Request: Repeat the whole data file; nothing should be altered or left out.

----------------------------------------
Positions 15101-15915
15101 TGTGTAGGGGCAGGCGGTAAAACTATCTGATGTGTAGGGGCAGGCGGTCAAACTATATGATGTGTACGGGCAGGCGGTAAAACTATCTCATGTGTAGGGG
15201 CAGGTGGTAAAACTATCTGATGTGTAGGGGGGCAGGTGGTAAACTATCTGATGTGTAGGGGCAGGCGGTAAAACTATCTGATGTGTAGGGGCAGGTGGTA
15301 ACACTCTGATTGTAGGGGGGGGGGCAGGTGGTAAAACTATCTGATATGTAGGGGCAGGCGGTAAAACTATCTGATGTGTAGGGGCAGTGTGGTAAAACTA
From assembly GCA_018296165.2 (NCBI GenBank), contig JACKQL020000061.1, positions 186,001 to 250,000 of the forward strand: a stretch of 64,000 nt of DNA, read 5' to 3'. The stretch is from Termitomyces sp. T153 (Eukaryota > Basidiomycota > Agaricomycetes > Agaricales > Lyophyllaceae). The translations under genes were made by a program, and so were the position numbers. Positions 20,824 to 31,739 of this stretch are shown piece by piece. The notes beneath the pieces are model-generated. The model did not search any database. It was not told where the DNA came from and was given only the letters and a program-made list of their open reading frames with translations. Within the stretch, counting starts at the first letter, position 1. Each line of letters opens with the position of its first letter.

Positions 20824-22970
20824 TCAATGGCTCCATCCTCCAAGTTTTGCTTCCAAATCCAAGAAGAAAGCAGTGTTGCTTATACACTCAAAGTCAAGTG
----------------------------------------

Positions 15101-15915
15101 TGTGTAGGGGCAGGCGGTAAAACTATCTGATGTGTAGGGGCAGGCGGTCAAACTATATGATGTGTACGGGCAGGCGGTAAAACTATCTCATGTGTAGGGG
15201 CAGGTGGTAAAACTATCTGATGTGTAGGGGGGCAGGTGGTAAACTATCTGATGTGTAGGGGCAGGCGGTAAAACTATCTGATGTGTAGGGGCAGGTGGTA
15301 ACACTCTGATTGTAGGGGGGGGGGCAGGTGGTAAAACTATCTGATATGTAGGGGCAGGCGGTAAAACTATCTGATGTGTAGGGGCAGTGTGGTAAAACTA
From assembly GCA_018296165.2 (NCBI GenBank), contig JACKQL020000061.1, positions 186,001 to 250,000 of the forward strand: a stretch of 64,000 nt of DNA, read 5' to 3'. The stretch is from Termitomyces sp. T153 (Eukaryota > Basidiomycota > Agaricomycetes > Agaricales > Lyophyllaceae). The translations under genes were made by a program, and so were the position numbers. Positions 20,824 to 31,739 of this stretch are shown piece by piece. The notes beneath the pieces are model-generated. The model did not search any database. It was not told where the DNA came from and was given only the letters and a program-made list of their open reading frames with translations. Within the stretch, counting starts at the first letter, position 1. Each line of letters opens with the position of its first letter.

Positions 20824-22970
20824 TCAATGGCTCCATCCTCCAAGTTTTGCTTCCAAATCCAAGAAGAAAGCAGTGTTGCTTATACACTCAAAGTCAAGTG